As most of you know, I pay a decent amount of attention to products offered under the Puma brand. Even when a particular item or line doesn’t quite do it for me – and this happens more and more often with every passing year, presumably because I’m ever more decisively aging out of their target demo – there’s generally something ever so slightly more interesting about the stance and overall aesthetic of the things they sell than those of competitors Adidas and Nike.
Nor should it come as any surprise that I’m going to be especially interested in a line called “Urban Mobility,” which has at various points over the last two years consisted of shoes, baggage, clothing, and even a white-labeled Biomega bike.
In Puma’s conception, urban mobility apparently has to do with affording the wearer free movement of the body, protecting him or her against inclement conditions, and offering plenty of pockets. These are not clothes for sitting in cars, riding on buses, or waiting on subway platforms, in other words; apparently, getting around the city is something that must be negotiated parkour-style, in the remorseless arena of the physical, unaided by anything infrastructural.
I’m not necessary put out by the fact that the line invests the act of getting around the city with a glamour entirely missing from most of the actual, everyday transactions involved – after all, isn’t that kind of the point of fashion? Nor am I even that surprised by the relative functional underperformance of the garments and luggage, their elevation of (nice-ish) typography and silly posturing over any real utility. (Though if you’re going to do “urban mobility,” you might as well do it.)
No, the biggest disappointment to me in all of this, by far, is that not a single one of the artifacts included in the Urban Mobility line partakes of or refers to the networked information real-world city mobility is increasingly built upon. It’s not just a question of Puma being a maker of stuff, not services; remember, even the abortive Trainaway offering included online and audio components. It’s a failure of imagination and understanding.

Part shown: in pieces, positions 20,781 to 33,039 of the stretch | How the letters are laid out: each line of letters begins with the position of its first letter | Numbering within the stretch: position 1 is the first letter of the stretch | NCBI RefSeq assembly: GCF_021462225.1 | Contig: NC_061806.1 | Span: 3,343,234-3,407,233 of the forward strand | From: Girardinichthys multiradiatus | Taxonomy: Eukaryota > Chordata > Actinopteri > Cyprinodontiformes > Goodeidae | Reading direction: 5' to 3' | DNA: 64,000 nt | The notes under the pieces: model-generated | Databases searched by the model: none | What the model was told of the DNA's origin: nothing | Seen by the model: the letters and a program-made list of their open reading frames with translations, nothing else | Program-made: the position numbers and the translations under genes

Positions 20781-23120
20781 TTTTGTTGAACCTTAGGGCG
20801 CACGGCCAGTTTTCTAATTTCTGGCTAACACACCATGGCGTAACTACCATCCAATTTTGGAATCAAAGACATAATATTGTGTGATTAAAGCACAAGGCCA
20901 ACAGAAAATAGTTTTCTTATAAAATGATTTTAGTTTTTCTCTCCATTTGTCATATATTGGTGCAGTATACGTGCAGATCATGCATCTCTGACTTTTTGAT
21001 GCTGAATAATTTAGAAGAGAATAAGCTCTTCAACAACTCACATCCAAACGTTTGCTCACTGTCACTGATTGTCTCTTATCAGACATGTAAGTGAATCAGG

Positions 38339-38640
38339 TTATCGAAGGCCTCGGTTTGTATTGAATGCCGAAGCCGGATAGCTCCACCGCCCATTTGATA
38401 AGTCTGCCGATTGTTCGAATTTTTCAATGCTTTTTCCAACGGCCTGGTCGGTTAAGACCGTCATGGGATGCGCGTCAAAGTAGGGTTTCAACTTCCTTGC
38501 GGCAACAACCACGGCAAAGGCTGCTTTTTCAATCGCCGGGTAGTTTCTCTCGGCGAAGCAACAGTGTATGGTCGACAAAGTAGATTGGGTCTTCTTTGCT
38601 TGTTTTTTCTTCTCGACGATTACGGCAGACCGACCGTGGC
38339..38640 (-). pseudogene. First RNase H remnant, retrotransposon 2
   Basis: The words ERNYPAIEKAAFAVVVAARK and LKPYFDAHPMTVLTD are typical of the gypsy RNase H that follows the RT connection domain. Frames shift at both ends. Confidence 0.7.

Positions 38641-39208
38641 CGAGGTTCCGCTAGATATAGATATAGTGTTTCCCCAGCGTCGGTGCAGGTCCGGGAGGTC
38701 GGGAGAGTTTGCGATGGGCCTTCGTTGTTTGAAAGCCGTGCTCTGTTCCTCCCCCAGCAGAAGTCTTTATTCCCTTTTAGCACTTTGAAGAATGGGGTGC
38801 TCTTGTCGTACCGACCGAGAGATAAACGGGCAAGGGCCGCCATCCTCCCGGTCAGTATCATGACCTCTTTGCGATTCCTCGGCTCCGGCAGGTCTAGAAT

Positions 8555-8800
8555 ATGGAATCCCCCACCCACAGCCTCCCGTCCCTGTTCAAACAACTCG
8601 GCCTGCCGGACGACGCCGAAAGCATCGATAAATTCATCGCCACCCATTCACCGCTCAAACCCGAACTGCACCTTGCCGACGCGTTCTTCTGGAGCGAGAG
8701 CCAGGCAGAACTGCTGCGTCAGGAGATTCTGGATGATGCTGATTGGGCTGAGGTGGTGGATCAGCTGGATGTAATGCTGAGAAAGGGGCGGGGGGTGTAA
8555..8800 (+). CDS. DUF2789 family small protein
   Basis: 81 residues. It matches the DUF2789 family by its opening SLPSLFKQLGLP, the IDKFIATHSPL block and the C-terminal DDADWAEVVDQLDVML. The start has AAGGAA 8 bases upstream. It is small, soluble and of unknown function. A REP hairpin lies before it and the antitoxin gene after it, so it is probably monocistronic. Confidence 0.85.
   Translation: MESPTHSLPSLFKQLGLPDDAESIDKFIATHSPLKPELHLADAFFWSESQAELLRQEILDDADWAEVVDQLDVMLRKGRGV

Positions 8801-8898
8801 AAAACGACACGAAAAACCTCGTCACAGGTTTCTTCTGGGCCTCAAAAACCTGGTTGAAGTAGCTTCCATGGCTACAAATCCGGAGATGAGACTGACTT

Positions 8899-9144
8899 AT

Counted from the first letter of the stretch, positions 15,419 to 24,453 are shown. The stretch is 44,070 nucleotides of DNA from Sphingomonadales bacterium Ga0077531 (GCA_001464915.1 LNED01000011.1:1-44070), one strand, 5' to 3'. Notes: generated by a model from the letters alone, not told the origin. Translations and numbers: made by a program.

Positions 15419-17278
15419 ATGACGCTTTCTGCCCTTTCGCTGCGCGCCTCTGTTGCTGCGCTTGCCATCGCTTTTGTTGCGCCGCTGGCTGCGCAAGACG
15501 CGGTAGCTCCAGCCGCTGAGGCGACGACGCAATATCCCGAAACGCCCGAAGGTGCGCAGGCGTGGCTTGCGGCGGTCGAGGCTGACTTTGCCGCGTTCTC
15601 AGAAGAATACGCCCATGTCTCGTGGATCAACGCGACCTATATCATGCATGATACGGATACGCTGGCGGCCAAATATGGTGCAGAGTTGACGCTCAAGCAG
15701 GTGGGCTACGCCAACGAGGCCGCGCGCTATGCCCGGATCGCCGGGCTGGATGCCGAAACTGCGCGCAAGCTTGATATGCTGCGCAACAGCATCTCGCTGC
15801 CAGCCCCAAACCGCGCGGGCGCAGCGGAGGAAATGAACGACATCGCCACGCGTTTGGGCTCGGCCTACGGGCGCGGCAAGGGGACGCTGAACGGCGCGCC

At the very least, how hard would it have been to gin up an Urban Mobility iPhone app? I mean, sure, it’s the kind of flavor-of-the-month thing I generally decry, an initative which would at first blush appear heir to all the sad-ass metooism of most such marketing efforts. But in this case there would at least be some logic and justification underwriting the effort, considering that urban mobility is manifestly what people do with these devices.
I know, I know: I’m being too literal. I’m failing to grasp that concern for function is too often the death of fantasy. More importantly, I’m failing to account for the fact that the whole collection is past its sell-by date (and doesn’t seem to have done that well to begin with). I’m showing my age, my lack of edge, whatever. Mark my words, though: such efforts are going to feel increasingly weak and incomplete without a networked component of some type, and the more so the greater the degree to which the posture subtends a domain in which the informatic is primary.